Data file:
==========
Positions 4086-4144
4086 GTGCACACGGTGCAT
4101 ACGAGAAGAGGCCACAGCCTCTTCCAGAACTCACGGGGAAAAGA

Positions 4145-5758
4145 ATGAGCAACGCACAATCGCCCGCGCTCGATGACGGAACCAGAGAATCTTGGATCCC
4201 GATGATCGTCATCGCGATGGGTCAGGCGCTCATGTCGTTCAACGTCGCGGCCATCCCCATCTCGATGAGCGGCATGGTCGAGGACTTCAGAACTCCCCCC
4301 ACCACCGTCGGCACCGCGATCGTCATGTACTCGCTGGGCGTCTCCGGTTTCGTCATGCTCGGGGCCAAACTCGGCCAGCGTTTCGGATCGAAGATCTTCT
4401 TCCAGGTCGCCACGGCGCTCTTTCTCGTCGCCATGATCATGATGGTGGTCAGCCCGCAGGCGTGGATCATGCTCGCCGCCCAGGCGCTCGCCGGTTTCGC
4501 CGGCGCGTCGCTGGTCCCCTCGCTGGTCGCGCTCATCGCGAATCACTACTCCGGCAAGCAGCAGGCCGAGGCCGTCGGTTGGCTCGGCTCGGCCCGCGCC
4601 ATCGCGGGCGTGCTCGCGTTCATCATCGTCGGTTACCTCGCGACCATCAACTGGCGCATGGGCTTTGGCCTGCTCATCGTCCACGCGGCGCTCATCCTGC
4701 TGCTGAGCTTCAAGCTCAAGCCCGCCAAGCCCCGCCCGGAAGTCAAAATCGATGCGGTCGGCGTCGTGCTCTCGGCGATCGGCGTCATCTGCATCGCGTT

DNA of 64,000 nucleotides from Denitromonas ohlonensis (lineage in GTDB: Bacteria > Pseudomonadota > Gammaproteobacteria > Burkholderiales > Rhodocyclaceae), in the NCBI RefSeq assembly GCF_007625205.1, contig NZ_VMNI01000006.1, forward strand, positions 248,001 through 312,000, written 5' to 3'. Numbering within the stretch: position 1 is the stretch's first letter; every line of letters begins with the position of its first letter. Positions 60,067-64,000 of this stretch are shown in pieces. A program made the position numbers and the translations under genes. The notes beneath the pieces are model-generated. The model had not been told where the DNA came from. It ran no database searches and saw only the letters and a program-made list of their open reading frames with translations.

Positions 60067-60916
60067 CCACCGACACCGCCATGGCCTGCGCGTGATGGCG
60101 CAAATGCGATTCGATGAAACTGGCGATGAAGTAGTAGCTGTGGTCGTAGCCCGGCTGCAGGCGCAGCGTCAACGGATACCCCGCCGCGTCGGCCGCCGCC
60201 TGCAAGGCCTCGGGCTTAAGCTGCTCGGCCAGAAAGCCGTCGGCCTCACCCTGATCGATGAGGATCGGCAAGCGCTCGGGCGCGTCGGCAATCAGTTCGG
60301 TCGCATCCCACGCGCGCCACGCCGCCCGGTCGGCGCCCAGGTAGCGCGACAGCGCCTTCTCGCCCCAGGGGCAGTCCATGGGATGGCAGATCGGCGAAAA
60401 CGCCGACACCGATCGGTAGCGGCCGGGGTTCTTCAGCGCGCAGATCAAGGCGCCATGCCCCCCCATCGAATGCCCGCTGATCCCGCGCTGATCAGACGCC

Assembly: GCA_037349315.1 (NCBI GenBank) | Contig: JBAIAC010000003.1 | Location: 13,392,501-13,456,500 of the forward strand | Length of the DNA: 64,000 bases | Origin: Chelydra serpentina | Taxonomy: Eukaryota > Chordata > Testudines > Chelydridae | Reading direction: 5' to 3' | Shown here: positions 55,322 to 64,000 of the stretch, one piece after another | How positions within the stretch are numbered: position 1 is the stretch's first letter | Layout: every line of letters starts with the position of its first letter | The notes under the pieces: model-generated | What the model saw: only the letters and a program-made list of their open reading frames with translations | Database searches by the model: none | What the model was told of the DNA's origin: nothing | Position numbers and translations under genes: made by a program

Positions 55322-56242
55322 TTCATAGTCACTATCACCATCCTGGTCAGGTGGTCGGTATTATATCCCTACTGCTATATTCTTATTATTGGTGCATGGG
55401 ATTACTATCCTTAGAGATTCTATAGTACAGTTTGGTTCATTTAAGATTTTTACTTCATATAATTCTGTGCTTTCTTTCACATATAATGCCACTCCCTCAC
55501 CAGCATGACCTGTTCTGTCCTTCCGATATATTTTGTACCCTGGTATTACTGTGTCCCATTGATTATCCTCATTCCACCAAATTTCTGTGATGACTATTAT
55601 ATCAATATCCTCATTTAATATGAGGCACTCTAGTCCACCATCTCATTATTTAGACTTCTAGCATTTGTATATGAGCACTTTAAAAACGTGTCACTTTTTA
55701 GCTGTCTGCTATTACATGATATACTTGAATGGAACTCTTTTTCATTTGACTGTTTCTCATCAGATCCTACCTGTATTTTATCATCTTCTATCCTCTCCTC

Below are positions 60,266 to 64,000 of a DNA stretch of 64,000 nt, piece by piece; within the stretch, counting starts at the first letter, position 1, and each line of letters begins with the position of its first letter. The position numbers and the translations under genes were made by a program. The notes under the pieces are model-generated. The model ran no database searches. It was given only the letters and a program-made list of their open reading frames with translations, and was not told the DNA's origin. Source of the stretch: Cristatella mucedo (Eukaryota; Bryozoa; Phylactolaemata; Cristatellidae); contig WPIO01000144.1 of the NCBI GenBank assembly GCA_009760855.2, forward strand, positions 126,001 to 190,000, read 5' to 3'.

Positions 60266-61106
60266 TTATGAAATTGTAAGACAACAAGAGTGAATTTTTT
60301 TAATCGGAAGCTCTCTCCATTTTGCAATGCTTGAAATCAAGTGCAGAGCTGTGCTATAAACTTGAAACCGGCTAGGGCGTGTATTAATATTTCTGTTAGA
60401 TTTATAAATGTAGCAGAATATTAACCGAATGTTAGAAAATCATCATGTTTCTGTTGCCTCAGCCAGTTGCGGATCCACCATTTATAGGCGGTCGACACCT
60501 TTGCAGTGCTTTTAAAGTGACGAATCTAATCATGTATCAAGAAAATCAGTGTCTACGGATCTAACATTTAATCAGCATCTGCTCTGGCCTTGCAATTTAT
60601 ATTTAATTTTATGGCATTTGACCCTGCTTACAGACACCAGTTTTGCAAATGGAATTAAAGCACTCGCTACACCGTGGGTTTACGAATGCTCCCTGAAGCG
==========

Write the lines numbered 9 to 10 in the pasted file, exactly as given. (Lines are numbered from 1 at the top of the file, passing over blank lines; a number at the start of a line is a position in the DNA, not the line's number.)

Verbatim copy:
4501 CGGCGCGTCGCTGGTCCCCTCGCTGGTCGCGCTCATCGCGAATCACTACTCCGGCAAGCAGCAGGCCGAGGCCGTCGGTTGGCTCGGCTCGGCCCGCGCC
4601 ATCGCGGGCGTGCTCGCGTTCATCATCGTCGGTTACCTCGCGACCATCAACTGGCGCATGGGCTTTGGCCTGCTCATCGTCCACGCGGCGCTCATCCTGC